Saturday was the opening day of the college football season, and President Barack Obama — interrupting the games for a passionate address on Syria from the White House Rose Garden — seemed intent on imitating a coach who continues to call the same plays long after they have stopped working.

Dealing with Congress, cajoling its members to adopt legislation and haranguing them when they fail to do so is one of the president’s biggest tasks. But the president also has the responsibility to act decisively when confronted with a crisis such as the use of sarin gas in Syria.

Although some on Capitol Hill have been bickering about Obama’s “red line” against chemical weapons, the illegality of their use has longstanding precedent. So severe are the repercussions of these weapons that Hilter himself, after being gassed during World War I, refused to deploy chemical weapons during World War II combat.

Two of the most pressing recent lessons of American foreign policy are those of Srebrenica and Rwanda, where the United States stayed aloof while thousands of civilians were killed. The arguments rolled out last week to keep the country out of Syria mimic those used to justify these past examples of inaction. Even within months of those catastrophes, opponents of intervention, most notably President Bill Clinton, had already expressed regret.

After adopting a similarly detached posture while 100,000 people have died in Syria in the past two years, Obama finally seems ready to act. But not very swiftly. Instead, he has resumed his unfortunate habit of eschewing leadership in favor of lecturing the legislative branch.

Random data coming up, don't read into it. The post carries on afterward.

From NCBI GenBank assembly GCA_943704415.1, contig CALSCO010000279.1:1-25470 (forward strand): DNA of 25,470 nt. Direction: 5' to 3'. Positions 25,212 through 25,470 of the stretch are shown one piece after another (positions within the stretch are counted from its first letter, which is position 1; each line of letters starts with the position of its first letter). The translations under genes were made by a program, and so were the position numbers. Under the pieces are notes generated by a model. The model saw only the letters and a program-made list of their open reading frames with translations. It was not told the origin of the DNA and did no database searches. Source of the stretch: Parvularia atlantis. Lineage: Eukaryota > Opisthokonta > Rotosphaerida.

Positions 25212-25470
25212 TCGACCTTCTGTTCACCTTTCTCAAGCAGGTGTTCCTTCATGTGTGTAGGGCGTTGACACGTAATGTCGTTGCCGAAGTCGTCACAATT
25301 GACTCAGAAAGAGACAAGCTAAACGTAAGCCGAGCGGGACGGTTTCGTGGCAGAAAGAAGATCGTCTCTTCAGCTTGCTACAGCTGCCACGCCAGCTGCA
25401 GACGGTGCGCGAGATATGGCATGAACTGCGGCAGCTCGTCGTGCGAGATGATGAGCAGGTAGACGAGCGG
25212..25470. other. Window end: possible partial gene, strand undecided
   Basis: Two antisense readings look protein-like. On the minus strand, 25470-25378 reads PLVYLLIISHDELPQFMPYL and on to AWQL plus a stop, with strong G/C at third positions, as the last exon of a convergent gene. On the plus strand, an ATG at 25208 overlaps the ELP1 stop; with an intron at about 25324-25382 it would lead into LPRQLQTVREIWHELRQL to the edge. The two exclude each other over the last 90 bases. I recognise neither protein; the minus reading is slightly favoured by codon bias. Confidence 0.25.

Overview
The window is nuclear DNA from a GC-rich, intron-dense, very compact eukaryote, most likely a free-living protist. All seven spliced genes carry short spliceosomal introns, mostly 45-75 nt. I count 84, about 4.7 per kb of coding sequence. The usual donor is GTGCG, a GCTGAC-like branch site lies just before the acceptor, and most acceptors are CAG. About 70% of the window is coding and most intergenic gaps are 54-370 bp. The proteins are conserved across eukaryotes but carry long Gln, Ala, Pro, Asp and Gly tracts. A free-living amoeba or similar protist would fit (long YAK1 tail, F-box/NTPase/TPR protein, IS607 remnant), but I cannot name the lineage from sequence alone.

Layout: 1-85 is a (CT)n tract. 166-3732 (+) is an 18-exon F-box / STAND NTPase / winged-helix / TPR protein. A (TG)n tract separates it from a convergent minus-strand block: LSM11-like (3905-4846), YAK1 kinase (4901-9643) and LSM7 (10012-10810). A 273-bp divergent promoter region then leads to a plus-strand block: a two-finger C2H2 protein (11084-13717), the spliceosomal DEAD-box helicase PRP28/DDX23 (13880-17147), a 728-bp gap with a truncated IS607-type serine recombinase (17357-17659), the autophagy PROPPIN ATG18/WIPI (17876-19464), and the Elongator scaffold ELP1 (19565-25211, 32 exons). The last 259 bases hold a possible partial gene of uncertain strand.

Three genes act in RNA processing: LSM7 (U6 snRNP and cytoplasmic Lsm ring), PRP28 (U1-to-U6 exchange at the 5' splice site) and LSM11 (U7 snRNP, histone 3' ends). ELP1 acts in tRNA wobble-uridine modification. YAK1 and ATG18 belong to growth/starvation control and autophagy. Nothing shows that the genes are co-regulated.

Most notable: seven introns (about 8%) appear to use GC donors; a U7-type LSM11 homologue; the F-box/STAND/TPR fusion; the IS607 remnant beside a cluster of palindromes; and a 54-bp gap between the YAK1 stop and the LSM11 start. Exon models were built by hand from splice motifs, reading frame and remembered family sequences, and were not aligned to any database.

During Obama’s first two years in office, he and his staff deferred to Congress time and again on big measures. The results were less than ideal: a stimulus package laden with pork, a mismanaged health care debate and the monstrosity that was the Dodd-Frank financial reform bill.

Then, as John Boehner claimed the House speakership and Democratic majorities eroded in the Senate following the 2010 midterm elections, even imperfect achievements became impossible. During the past two-and-a-half years, the House has voted 40 times to repeal the Affordable Care Act. Virtually no meaningful legislation has been passed. Congress and the country have lurched from one self-inflicted crisis to another.

Even the re-elected president’s clear victory over Republican challenger Mitt Romney failed to break the mold. That makes it all the more odd that, after hinting that he was prepared to strike Syrian President Bashar al-Assad without Congressional approval, Obama seemed to take heart from the example of British Prime Minister David Cameron. Cameron deferred to parliament only to be defeated by a coalition of those with deep memories of the Iraq War.

Polls show that Americans seem to be forgetting the lessons of Iraq — just look at opinion polls showing renewed admiration for George W. Bush. Yet a similar grouping of isolationist conservatives and multilateral liberals has already begun to machinate against Obama’s resolution.

Of course, in a perfect world, Obama’s lead sellers in committee rooms this week would have put those fears to rest. Proponents of military action in Syria, Chuck Hagel and John Kerry — both Vietnam veterans, former senators and Iraq skeptics — are two of the nation’s most respected public servants. But the bipartisanship that the duo represents is rapidly receding. The Senate Foreign Relations Committee, which was deeply divided in adopting the resolution Wednesday, was only recently the preserve of statesmen like Richard Lugar. Now it’s the stomping ground of radicals such as Rand Paul.

The result has been three years of failed leadership in the House and obstructionism in the Senate. The people’s business has been neglected. Finally, on this critical foreign policy question, the U.S. Constitution and the War Powers Resolution give Obama the chance to act on his own. He should have done so.

Given that Congress has spent the better part of the last three years abdicating all responsibility, it did not deserve a chance to weigh in. Unfortunately, by passing the ball back to them again, Obama shows that even on an issue that should stiffen his spine, he still can’t break the mold.

Evan Hollander is a senior in the School of Foreign Service. State of Play appears every other Friday.

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